Bay 20, Carriageworks, 22 November
Following a "Welcome to Country" by Donna Ingram (an elder of the Redfern Aboriginal community) and a refreshingly informal introduction to the show by first year student Chandler Connell, the stage was set for a fantastically diverse evening of dance. NAISDA’s 2017 graduation performance, "Restoration", featured a number of short works. Ranging from contemporary movement to traditional Indigenous dances, the boundary between one work and the next not always clear. But on opening night it was the student performances rather than the choreography that took centre-stage, with a special focus on this year’s diploma graduates - Lillian Banks, Mendia Kermond, Shana O’Brien, Bradley Smith and Jye Uren - evident in the casting.
Taiaroa Royal’s Moemoea – To Dream has a lyrical, meditative quality that draws the ensemble closer together. It was well danced by the whole cast, with Jye Uren and Emily Flannery giving especially captivating performances.
In Shapeshift, choreographed by Frances Rings, moving blackboards give some cast members more to do than just dance, with their chalk drawings coming together at the end as a visual record of the dance – and a reminder of the transience of dance as a performed artwork. The synthesis of set, music, spoken word and video display makes the middle sections of this work feel more like dance theatre than pure dance. A series of solos danced by Mendia Kermond, Shana O’Brien and Jye Uren stood out.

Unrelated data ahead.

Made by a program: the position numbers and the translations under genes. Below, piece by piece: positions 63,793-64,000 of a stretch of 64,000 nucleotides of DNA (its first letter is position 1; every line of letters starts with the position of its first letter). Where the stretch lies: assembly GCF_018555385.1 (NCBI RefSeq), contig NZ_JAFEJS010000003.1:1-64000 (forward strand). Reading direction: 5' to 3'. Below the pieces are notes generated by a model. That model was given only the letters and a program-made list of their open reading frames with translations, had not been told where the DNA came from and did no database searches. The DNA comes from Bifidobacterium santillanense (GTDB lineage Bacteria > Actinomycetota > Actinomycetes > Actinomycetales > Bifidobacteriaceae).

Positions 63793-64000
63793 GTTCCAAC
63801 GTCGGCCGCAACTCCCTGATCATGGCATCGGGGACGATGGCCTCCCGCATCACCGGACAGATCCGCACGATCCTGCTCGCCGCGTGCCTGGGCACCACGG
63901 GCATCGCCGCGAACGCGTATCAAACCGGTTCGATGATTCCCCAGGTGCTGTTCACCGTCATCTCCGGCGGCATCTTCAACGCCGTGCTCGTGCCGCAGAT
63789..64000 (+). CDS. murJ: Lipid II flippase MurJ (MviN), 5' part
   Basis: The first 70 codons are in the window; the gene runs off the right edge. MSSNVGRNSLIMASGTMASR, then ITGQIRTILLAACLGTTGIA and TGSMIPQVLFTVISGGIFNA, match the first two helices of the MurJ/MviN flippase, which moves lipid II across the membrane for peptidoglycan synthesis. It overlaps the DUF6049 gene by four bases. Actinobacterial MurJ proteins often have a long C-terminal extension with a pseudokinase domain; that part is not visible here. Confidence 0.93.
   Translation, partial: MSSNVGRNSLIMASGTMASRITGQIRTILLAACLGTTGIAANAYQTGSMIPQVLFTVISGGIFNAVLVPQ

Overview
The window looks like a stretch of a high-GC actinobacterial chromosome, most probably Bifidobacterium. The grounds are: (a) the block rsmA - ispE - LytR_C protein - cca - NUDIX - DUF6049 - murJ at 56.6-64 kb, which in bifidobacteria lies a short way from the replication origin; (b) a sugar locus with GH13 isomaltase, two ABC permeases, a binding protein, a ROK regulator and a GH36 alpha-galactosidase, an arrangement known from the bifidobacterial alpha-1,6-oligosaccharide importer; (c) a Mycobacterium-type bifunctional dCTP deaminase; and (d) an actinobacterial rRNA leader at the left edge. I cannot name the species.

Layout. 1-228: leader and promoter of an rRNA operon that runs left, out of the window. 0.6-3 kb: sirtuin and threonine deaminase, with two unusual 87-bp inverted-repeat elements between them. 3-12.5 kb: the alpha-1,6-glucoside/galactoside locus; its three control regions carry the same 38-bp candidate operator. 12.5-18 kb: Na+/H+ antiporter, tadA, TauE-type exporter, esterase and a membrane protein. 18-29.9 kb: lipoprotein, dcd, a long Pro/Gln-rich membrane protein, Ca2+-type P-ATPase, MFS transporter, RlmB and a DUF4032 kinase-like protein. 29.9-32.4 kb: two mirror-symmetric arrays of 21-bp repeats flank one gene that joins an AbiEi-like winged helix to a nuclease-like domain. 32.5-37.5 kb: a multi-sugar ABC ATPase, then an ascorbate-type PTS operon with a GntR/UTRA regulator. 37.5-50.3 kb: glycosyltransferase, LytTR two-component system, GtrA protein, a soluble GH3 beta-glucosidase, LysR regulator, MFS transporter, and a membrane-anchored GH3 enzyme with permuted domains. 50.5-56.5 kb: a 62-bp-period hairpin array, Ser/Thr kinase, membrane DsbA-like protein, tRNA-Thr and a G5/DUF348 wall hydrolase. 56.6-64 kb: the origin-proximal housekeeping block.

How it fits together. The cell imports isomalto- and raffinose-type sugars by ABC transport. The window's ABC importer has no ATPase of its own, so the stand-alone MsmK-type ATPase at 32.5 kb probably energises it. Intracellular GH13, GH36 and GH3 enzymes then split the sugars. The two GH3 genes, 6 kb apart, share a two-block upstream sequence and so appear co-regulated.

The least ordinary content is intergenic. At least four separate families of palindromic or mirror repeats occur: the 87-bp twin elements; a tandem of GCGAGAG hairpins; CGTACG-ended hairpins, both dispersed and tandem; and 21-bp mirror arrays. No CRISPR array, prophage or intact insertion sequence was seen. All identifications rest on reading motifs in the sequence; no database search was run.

In the second act of "Restoration", the visual aesthetic seemed brighter and more colourful than in the first. Graduating student Mendia Kermond choreographed both an ensemble work for female dancers, and a solo danced by graduating student Lillian Banks, the latter revealing the dramatic potential of both dancer and choreographer. Bradley Smith performed a self-choreographed solo that makes the most of his long limbs. Choreographer (and NAISDA graduate) Sani Townson’s ensemble work combines his movement with contemporary orchestral music and animation. Again, a notable performer was Jye Uren, whose enthusiasm for dance and the light, buoyancy of his movements consistently draws your gaze towards him, irrespective of the work.
Audience members also delighted in the spirited performance of a series of cultural dances of the Torres Strait. The music was played live by Indigenous musicians and the ensemble of dancers sang as well as danced in some sections. These dances were taught by cultural tutors Dujon Niue, Christal Ware, Hans Ahwang and Wallington Kris, with special thanks to the communities of Moa and Badu Island as noted in the programme. They were taught to the dancers on-site earlier this year as part of a cultural residency, and it was heartening to see the pride and joy with which these young dancers brought traditional song and dance to life so far from the actual places and context in which they originated. In this respect the students of NAISDA act as cultural ambassadors for more remote indigenous communities. And it is this sense of community and integrity which comes across so clearly in the shared experience of viewing such works.
- GERALDINE HIGGINSON
Top photo by Branco Gaica.